Bumped into this recently -- "Memorex," by some Brooklyn "music video" outfit calling itself Smash TV.
In which the the Dan Lopatin/Oneohtrix Point Never/Sunsetcorp hauntological "eccojam" modus of a few years ago gets reduced to a mere mannered style or aesthetic unto itself. A sort of design-minded, winkingly-ironic megamontage, amounting to extended celebration of the technology of the 1980s; of bygone entertainment and its obsolete delivery systems, its means of presentation. (A parade of empty signifiers. What would the Spectacle be, after all, without all those logos and animated graphics?) Without the skrewd'd, glitchy, hypnagogic quality -- mostly scrubbed of "noise," whenever possible. Quasi-nostalgia hinging on nothing more than novelty and quaintness, sans any supposed socio-cultural ambivalence or melancholy. Not that that sort of thing wasn't inevitable, I suppose; but there you have it.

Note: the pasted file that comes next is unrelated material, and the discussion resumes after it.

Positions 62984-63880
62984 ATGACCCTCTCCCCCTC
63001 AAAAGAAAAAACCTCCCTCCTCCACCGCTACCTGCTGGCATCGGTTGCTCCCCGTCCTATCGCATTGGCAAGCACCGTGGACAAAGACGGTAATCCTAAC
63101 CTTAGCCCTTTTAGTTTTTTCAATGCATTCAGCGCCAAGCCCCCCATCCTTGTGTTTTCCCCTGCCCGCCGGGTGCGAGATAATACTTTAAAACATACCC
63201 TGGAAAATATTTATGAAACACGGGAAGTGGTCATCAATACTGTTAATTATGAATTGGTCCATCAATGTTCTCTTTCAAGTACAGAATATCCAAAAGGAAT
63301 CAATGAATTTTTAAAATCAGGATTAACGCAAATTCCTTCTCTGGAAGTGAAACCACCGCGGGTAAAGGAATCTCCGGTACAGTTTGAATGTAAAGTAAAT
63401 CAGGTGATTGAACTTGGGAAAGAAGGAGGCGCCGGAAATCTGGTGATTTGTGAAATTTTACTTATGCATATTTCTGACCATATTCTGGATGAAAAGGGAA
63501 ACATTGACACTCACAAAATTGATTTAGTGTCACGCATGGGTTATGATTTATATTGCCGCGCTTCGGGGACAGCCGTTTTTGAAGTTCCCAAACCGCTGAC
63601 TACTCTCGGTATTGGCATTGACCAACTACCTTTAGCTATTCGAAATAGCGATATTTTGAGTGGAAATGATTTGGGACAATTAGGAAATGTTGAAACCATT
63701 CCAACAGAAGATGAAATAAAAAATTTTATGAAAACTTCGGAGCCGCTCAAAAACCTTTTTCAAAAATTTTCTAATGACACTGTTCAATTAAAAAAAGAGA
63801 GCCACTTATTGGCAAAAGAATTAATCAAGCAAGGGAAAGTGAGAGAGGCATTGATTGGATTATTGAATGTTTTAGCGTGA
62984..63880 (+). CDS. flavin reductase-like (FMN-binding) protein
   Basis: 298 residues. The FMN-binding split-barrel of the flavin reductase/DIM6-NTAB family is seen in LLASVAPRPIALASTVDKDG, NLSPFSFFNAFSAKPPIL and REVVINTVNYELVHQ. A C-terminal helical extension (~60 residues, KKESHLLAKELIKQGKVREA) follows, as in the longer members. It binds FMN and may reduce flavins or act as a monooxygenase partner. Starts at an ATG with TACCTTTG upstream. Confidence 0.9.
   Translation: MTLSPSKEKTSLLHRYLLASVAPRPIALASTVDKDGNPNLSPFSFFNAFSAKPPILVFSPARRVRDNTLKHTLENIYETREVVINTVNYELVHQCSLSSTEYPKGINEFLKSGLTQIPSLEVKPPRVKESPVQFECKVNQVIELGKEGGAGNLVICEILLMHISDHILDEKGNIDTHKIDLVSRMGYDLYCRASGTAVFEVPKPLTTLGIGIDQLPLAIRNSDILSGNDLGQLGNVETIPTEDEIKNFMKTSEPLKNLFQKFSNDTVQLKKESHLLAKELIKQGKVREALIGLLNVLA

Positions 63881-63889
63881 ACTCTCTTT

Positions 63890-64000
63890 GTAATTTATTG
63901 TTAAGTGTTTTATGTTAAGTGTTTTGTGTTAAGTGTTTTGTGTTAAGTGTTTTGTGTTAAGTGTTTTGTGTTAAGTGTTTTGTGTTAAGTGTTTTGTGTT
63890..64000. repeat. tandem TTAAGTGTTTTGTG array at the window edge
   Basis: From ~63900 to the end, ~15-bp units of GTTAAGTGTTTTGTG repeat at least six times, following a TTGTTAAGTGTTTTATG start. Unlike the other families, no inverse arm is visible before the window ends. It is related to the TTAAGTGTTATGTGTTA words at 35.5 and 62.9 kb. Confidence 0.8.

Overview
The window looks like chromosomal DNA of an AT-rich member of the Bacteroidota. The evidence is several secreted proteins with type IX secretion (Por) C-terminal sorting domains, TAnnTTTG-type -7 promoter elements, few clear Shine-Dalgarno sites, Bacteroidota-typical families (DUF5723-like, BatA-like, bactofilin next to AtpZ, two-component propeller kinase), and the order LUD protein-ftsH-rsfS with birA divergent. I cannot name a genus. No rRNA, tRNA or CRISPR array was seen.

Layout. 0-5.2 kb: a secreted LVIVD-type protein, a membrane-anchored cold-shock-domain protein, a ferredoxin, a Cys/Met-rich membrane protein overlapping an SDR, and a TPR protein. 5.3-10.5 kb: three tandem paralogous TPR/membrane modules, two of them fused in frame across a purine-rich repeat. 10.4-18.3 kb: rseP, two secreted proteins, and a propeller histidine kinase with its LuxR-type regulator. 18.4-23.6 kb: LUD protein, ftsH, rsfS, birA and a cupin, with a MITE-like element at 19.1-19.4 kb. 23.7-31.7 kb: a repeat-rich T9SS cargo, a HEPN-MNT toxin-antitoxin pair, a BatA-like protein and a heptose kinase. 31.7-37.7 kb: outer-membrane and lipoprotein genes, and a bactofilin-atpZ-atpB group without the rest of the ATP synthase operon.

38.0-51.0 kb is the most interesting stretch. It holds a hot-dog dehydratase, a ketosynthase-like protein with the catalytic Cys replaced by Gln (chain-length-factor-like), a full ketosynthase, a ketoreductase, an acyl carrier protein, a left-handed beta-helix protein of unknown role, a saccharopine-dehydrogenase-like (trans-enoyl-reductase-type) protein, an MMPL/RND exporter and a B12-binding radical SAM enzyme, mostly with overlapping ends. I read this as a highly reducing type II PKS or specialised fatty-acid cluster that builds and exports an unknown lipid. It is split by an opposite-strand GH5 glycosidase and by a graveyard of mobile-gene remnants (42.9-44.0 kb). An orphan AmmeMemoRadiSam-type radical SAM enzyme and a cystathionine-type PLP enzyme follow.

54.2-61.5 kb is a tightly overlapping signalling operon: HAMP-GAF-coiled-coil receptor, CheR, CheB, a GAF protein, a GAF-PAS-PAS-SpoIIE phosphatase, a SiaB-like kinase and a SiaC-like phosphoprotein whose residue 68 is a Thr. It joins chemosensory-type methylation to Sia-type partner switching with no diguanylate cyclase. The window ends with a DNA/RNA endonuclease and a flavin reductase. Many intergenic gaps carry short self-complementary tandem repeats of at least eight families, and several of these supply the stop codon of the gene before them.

Big teased hair and padded shoulders? Check. White people trying to breakdance? Check. Mel Gibson running? Check. Ronald McDonald seems to be the main recurring motif, throughout. I suppose if I'd stuck around long enough, the California Raisins would've put in an appearance, but I didn't.
File under: retro-kitsch.
Belated afterthought/footnote: I reckon the incessant appearance of McDonalds (& etcetera) in the above could be considered unintentionally ironic, especially considering the decade in question. The year of 1980 saw a comprehensive legal relaxation of restrictions on television advertising to children in the U.S.. Naturally, a boom in advertising to children followed, with marketing firms devoting larger resources to researching and developing strategies for target-marketing to younger and younger viewers. So in a way, I guess the above could've just as easily (and perhaps more accurately) been titled "The Making of a Consumer."